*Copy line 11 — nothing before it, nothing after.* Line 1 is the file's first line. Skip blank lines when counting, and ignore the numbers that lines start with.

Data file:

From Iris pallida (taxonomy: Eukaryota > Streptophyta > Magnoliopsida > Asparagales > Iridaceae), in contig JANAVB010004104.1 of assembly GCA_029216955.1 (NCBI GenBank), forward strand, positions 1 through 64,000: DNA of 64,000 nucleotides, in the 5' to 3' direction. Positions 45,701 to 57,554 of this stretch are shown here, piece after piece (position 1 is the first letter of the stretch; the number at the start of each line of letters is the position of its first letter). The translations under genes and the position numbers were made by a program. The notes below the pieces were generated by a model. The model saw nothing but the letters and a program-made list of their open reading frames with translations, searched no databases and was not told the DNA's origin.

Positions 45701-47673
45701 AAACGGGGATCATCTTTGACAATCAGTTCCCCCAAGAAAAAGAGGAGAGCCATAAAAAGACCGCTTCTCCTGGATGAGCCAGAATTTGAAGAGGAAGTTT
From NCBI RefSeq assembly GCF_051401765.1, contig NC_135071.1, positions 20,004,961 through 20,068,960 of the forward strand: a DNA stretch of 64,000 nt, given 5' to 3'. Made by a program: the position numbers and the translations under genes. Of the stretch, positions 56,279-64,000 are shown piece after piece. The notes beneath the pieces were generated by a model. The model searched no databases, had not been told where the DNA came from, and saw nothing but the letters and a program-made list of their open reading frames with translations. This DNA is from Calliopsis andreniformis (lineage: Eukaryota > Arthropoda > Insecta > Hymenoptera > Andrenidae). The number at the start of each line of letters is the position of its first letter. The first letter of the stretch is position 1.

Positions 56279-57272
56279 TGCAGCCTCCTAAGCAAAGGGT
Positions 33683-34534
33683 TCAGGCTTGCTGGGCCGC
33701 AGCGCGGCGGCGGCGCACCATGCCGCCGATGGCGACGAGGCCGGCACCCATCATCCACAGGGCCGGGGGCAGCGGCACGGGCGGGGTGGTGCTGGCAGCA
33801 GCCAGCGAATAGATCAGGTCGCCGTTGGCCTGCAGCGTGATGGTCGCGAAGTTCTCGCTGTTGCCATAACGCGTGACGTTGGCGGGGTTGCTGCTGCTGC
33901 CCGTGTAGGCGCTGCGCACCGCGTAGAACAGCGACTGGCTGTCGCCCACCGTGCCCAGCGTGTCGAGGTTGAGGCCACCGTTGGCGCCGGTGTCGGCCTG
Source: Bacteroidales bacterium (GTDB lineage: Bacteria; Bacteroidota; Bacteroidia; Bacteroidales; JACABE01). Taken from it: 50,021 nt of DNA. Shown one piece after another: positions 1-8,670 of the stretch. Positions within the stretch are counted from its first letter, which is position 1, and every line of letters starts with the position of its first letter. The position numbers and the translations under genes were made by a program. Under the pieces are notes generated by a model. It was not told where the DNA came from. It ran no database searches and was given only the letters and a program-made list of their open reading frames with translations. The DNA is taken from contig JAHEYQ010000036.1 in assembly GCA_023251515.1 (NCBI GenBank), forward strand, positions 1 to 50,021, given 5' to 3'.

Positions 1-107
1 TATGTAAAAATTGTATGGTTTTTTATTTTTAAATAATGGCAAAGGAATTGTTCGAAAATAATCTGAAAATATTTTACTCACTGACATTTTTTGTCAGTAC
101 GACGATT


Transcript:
33901 CCGTGTAGGCGCTGCGCACCGCGTAGAACAGCGACTGGCTGTCGCCCACCGTGCCCAGCGTGTCGAGGTTGAGGCCACCGTTGGCGCCGGTGTCGGCCTG